I need some parts for my Polaris RZR right now and a simple little electrical sending unit that activates my 4 wheel drive could not cost over $15 to make is listed for $159. It is not just the dealers but the companies themselves tend to want to price themselves right out of business. Our new Toyota vehicles came with free customer care plans for the first 2 years or 24,000 miles. This included oil and filter change along with all fluids checked and topped off and tire rotation plus an all points inspection. After our plans ran out I learned this service would cost us $154 each time. I bought a case of oil filters, few cases of oil and I can do the rest myself for the next 2 years for far less than $154.

GaryL
 

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Experienced this firsthand. Was riding the Busa through the Ozarks last summer and dropped it turning around in the street (not used to these hills!!) Noticed a hairline crack on the clutch lever, could not find one dealership within a couple hour's ride, and that includes the one off of 44 in Missouri!!! Luckily the lever held til I got back home, drove ten minutes to the one in Joliet and viola! Now I keep spares!!! I greatly admire your preparation!!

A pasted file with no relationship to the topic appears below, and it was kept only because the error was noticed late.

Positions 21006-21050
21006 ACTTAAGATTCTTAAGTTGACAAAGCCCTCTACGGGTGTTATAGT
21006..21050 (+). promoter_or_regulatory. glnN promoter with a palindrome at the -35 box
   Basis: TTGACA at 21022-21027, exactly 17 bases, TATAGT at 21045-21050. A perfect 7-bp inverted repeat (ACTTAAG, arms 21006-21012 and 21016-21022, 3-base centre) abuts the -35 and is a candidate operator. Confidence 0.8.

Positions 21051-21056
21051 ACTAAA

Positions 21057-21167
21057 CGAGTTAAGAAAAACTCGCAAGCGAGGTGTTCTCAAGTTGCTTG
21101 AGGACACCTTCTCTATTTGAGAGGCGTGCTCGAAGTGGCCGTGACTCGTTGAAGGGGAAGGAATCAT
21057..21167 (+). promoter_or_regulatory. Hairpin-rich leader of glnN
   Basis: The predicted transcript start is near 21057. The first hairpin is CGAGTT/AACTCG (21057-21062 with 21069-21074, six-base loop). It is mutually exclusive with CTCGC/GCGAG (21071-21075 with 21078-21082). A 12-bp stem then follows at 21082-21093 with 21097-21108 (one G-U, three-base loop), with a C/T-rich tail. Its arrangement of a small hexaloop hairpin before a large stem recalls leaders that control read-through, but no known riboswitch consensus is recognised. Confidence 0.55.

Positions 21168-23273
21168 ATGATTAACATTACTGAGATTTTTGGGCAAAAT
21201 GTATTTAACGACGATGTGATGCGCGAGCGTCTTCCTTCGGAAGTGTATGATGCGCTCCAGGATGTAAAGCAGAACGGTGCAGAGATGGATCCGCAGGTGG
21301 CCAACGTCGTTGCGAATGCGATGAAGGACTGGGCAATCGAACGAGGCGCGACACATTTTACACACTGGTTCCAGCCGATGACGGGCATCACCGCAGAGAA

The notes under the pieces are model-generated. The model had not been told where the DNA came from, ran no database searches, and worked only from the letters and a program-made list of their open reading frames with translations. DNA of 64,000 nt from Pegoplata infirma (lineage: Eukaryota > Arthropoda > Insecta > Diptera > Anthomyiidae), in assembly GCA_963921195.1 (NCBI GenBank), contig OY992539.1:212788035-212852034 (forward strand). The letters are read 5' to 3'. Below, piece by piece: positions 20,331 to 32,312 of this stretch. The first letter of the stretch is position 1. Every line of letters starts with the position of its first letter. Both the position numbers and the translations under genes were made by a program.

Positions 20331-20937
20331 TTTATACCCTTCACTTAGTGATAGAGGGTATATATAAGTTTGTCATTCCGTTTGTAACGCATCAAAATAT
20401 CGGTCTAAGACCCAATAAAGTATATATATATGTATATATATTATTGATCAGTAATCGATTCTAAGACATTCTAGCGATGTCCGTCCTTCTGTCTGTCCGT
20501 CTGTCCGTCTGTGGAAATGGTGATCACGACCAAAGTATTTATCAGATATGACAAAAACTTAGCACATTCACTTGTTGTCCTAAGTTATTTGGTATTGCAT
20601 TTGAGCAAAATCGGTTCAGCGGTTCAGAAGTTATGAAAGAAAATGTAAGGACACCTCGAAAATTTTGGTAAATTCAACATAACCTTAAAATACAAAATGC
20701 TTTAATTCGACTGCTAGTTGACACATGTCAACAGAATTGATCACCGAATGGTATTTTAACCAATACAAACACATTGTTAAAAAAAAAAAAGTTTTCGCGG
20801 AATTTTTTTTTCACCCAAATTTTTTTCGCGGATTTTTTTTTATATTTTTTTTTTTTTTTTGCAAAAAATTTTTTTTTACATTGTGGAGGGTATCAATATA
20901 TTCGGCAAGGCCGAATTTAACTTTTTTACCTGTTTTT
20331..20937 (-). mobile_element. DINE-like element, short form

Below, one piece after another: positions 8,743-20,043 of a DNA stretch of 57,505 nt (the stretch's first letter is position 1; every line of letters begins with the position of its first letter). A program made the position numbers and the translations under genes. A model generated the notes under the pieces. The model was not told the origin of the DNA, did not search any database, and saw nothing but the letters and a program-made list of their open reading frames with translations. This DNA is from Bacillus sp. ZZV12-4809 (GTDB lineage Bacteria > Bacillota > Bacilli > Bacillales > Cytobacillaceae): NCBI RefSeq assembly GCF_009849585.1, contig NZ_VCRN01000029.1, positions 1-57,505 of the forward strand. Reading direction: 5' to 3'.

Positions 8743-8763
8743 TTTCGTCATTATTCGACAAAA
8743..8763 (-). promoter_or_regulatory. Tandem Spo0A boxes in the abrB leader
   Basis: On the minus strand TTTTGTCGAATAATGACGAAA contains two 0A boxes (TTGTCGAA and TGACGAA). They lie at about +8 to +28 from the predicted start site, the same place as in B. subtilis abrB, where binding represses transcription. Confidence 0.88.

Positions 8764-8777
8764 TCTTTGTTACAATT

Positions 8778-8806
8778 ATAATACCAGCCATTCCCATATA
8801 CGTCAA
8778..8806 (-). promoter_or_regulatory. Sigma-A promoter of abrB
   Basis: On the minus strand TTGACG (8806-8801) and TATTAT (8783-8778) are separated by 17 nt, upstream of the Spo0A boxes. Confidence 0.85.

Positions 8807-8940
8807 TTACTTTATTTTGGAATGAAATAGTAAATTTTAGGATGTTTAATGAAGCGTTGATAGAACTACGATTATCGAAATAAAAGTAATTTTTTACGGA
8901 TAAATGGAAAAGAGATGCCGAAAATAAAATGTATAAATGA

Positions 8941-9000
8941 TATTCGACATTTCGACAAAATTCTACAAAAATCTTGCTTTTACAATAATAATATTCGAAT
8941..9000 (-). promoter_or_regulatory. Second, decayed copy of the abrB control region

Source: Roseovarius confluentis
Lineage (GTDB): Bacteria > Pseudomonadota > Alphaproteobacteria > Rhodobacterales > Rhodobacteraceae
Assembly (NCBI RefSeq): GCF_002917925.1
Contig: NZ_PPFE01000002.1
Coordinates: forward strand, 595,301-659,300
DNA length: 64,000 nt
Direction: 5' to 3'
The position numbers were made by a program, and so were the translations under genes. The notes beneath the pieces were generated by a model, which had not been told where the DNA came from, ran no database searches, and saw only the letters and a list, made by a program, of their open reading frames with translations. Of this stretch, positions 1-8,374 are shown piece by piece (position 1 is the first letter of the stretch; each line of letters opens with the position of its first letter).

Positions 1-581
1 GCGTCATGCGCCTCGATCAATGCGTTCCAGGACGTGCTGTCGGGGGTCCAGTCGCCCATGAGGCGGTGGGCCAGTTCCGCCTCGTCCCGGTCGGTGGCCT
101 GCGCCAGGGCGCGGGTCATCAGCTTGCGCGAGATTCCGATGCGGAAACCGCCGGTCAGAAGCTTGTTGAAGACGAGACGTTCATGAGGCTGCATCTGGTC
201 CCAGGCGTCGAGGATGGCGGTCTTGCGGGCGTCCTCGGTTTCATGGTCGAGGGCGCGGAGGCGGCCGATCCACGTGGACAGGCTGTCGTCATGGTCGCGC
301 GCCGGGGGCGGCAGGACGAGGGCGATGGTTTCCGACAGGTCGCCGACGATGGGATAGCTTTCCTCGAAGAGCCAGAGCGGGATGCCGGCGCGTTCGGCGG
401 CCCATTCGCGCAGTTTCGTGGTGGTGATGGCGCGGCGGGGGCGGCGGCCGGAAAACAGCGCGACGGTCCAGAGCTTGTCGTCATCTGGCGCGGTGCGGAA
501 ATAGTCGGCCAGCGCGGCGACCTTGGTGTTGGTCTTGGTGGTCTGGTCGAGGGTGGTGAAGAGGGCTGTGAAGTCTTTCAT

-THE MENACE
Hehe, living in the Ozarks taught me to keep spare levers in the saddlebags, and a spare clutch cable on some rides. It's a long way for help around here!:D
 

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I need some parts for my Polaris RZR right now and a simple little electrical sending unit that activates my 4 wheel drive could not cost over $15 to make is listed for $159.
GaryL
I feel your pain!

Yamaha tried to charge me $9 each for the valve cover o-rings but I found a place that sold the exact same thing for 26 cents.
 

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I bought my TW new from my local Yamaha dealer (about 20 minutes away). I've bought stuff like tiedowns, tires, three helmets, oil, heated clothing, etc. from him. I bought a replacement battery, chains, sprockets, windshield, most of my other clothing, and most everything else from the Internet. What few Yamaha parts I've needed I bought from the dealer. He is very friendly and very quick to get stuff in and gives me a good deal on bigger ticket items like tires and helmets. I'm glad I have this resource nearby. I take his advice sometimes but not always!:p

But there are times when he does not stock what I want, and I don't feel bad about using the internet for those items. I'd guess dollarwise I use him for more than 60% of my purchases.